The Dangerous Visions season on BBC Radio 4 features a series of dramas and readings that ‘explore that explore contemporary takes on future dystopias’. The season includes specially commissioned new stories as well as productions of classics ‘Brave New World’ and ‘The Kraken Awakens’.
The webpage for the season includes whole programmes, quizzes, articles and 35 clips from programmes and readings. The season lasts for three weeks from 22 May and all programmes will be available online for 30 days or can be downloaded via iPlayer Radio.
One of the articles the webpage looks at the life and work of Aldous Huxley and includes archive footage from an interview with the writer in which he talks about his novel ‘Brave New World’
Here is a selection of some of the programmes available:
BBC Radio 4 Episode 1 repeated 28 May 9pm, Episode 2 29 May 3pm
‘Aldous Huxley’s thought-provoking classic, written in 1931, continues to be relevant today. Set in 2116 in a society where people’s lives are completely controlled by world government, drugs are an accepted part of everyday life and promiscuity is the norm.
BBC Radio 4 Episode 1 28 May 2.30pm
‘John Wyndham’s science fiction novel is adapted by the bestselling crime writer Val McDermid who also happens to be a long-time fan of Wyndham’s work. The drama was recorded with specially composed music performed by the BBC Philharmonic Orchestra in a 21st century retelling of alien invasion and global flooding. With Tamsin Greig.’
BBC Radio 4 Episode 1 30 May 10.45pm
A reading of Kazuro Ishiguro’s disquieting novel of friendship and loss, in 10 episodes.
Dark Vignettes – Inertia by Melissa Lee-Houghton
In the last of four specially-commissioned stories ‘Somewhere in a near-future Britain, Mr McManus wakes up in hospital and discovers that the healthcare provision he’s been paying for is not at all as expected.’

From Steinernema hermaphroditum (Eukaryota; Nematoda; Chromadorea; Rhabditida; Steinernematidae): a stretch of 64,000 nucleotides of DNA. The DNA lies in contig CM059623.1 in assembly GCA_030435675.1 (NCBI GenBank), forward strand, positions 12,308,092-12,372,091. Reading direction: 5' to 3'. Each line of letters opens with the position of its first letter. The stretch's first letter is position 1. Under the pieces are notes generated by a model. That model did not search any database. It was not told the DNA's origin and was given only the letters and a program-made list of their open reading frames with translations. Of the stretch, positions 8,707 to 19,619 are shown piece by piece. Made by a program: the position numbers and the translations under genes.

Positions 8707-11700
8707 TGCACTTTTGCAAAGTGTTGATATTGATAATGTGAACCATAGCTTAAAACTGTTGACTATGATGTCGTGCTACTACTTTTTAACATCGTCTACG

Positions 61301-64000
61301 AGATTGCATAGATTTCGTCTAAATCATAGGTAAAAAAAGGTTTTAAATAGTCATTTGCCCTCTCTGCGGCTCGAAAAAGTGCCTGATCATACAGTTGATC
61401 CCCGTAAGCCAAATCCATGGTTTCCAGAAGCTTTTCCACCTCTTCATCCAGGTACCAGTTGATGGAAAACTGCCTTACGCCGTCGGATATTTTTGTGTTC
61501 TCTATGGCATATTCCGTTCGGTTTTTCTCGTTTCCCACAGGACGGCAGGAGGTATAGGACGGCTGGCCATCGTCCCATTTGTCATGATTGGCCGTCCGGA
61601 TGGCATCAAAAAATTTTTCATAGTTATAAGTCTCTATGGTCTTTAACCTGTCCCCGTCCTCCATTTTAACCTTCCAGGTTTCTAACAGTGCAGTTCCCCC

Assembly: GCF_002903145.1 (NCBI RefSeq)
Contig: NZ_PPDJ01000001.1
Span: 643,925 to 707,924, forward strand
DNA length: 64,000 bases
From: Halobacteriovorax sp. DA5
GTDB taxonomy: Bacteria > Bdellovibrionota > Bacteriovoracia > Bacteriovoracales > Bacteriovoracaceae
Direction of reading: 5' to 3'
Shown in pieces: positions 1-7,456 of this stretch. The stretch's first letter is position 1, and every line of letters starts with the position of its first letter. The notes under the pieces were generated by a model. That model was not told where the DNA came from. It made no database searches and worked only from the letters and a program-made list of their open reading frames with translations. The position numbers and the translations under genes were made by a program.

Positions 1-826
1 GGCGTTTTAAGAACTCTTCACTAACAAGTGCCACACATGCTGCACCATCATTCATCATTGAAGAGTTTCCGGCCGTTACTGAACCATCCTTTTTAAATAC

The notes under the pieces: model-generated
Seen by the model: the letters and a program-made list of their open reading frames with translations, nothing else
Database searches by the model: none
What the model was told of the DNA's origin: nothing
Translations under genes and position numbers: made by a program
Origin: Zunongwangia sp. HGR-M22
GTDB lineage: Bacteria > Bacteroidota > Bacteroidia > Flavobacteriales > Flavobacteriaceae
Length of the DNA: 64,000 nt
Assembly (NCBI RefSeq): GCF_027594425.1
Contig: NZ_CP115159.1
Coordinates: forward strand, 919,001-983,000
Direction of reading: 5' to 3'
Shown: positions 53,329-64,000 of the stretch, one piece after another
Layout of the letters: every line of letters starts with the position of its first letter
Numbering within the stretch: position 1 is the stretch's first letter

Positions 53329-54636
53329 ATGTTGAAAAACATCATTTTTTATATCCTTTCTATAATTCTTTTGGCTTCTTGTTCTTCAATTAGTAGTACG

Away from this season there are other BBC Radio 4 programmes available which may be of interest. These include:
Originally broadcast in 2013, this Today Programme special commemorates the anniversary of George Orwell’s death with a discussion of the ongoing appeal of the dystopian novel. From the BBC webpage, “Today is the anniversary of George Orwell’s death. His most famous novels ‘Animal Farm’ and ‘1984’ are classic examples of dystopian literature. John Sutherland, professor of English literature at University College London, and Margaret Reynolds, professor of English at Queen Mary’s University, discuss the appeal of the dystopian novel.”
Desert Island Discs with JG Ballard, downloadable as a podcast
JG Ballard talks to Sue Lawley about his extraordinary life – his childhood in Shanghai, his adolescence spent in a Japanese prisoner-of-war camp and how, after the sudden and tragic death of his wife, he raised his three young children alone
In this special edition of the programme, originally broadcast in 2007, Margaret Atwood talks to Mark Lawson about her life and work